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Democrats push landmark climate and health care bill through US Congress

A divided Congress gave final approval on Friday to Democrats’ flagship climate and health care bill, handing President Joe Biden a back-from-the-dead triumph on coveted priorities that the party hopes will bolster their prospects for keeping their House and Senate majorities in November’s elections (Susan Walsh/AP)
A divided Congress gave final approval on Friday to Democrats’ flagship climate and health care bill, handing President Joe Biden a back-from-the-dead triumph on coveted priorities that the party hopes will bolster their prospects for keeping their House and Senate majorities in November’s elections (Susan Walsh/AP)

A divided Congress gave final approval on Friday to Democrats’ flagship climate and health care bill, handing President Joe Biden a back-from-the-dead triumph on coveted priorities that the party hopes will bolster their prospects for keeping their House and Senate majorities in November’s elections.

The House used a party-line 220-207 vote to pass the legislation, prompting hugs among Democrats on the House floor and cheers by White House staff watching on television.

“Today, the American people won. Special interests lost,” tweeted Mr Biden, who was shown beaming in a White House photo as he watched the vote on TV from Kiawah Island, South Carolina. He said he would sign the legislation next week.

House Speaker Nancy Pelosi celebrates during the Inflation Reduction Act of 2022 bill enrolment ceremony
House Speaker Nancy Pelosi celebrates during the Inflation Reduction Act of 2022 bill enrolment ceremony (Mariam Zuhaib/AP)

The measure is but a shadow of the larger, more ambitious plan to supercharge environment and social programmes that Mr Biden and his party unveiled early last year.

Even so, Democrats happily declared victory on top-tier goals like providing Congress’ largest ever investment in curbing carbon emissions, reining in pharmaceutical costs and taxing large companies, hoping to show they can wring accomplishments from a routinely gridlocked Washington that often disillusions voters.

“Today is a day of celebration, a day we take another giant step in our momentous agenda,” said House Speaker Nancy Pelosi, who minutes later announced the final vote as she presided over the chamber.

She said the measure “meets the moment, ensuring that our families thrive and that our planet survives.”

Congress Budget
House Speaker Nancy Pelosi and the House Democrats celebrate after signing the Inflation Reduction Act of 2022 (Susan Walsh/AP)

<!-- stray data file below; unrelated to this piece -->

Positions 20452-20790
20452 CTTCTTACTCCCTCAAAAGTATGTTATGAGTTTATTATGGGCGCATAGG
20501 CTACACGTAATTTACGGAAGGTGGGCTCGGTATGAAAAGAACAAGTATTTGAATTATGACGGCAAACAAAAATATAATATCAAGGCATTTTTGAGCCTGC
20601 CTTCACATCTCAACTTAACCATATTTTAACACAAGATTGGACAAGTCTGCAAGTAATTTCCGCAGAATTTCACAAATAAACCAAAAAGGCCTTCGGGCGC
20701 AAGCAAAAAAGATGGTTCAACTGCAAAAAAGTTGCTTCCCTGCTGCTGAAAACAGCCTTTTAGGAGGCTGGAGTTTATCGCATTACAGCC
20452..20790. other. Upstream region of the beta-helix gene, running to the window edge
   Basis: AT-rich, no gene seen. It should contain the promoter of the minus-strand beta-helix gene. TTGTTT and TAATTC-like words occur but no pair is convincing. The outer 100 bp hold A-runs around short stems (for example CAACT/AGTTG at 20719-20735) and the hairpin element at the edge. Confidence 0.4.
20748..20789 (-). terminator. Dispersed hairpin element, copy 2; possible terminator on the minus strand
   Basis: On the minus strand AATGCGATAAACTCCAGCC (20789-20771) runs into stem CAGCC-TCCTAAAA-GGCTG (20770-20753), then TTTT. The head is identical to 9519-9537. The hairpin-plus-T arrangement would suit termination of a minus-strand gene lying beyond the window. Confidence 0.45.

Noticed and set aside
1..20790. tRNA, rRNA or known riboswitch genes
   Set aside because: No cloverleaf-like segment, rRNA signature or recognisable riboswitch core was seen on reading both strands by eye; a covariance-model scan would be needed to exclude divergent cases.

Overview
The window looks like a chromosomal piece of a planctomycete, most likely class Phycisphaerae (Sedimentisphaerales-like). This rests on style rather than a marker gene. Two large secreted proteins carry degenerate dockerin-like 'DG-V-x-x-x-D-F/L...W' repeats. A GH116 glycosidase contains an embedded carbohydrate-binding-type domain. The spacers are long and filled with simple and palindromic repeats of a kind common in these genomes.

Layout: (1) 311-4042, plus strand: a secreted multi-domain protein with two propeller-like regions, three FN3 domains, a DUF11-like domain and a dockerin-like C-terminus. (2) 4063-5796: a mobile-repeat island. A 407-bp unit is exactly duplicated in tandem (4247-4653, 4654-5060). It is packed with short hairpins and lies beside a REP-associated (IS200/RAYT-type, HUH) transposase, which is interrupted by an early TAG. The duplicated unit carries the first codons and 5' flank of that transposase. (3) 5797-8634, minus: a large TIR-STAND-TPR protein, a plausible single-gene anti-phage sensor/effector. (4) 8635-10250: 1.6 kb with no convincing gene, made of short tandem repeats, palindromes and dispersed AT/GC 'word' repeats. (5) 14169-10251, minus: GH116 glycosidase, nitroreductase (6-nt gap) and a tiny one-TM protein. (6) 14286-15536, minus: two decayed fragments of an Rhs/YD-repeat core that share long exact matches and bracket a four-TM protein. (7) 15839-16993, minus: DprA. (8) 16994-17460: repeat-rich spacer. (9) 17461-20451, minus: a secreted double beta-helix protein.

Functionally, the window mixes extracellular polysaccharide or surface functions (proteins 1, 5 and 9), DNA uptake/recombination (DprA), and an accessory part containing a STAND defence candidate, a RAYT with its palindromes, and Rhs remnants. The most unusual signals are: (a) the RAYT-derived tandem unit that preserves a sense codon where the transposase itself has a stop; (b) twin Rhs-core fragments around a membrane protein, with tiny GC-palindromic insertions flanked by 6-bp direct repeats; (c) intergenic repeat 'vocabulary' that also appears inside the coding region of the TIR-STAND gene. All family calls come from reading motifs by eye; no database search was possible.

Republicans solidly opposed the legislation, calling it a cornucopia of wasteful liberal daydreams that would raise taxes and families’ living costs.

They did the same on Sunday but Senate Democrats banded together and used Vice President Kamala Harris’ tiebreaking vote to power the measure through that 50-50 chamber.

Mr Biden’s initial 10-year, 3.5 trillion dollar proposal also envisioned free prekindergarten, paid family and medical leave, expanded Medicare benefits and eased immigration restrictions.

That crashed after centrist Senator Joe Manchin said it was too costly, using the leverage every Democrat has in the evenly-divided Senate.

Still, the final legislation remained substantive.

Its pillar is about 375 billion dollars over 10 years to encourage industry and consumers to shift from carbon-emitting to cleaner forms of energy.

That includes four billion dollars to cope with the West’s catastrophic drought.

Nancy Pelosi
Nancy Pelosi said the bill was ‘another giant step in our momentous agenda’ (Mariam Zuhaib/AP)

Spending, tax credits and loans would bolster technology like solar panels, consumer efforts to improve home energy efficiency, emission-reducing equipment for coal- and gas-powered power plants and air pollution controls for farms, ports and low-income communities.

Another 64 billion dollars would help 13 million people pay premiums over the next three years for privately bought health insurance.

Medicare would gain the power to negotiate its costs for pharmaceuticals, initially in 2026 for only 10 drugs.

Medicare beneficiaries’ out-of-pocket prescription costs would be limited to 2,000 dollars starting in 2025, and beginning next year would pay no more than 35 dollars monthly for insulin, the costly diabetes drug.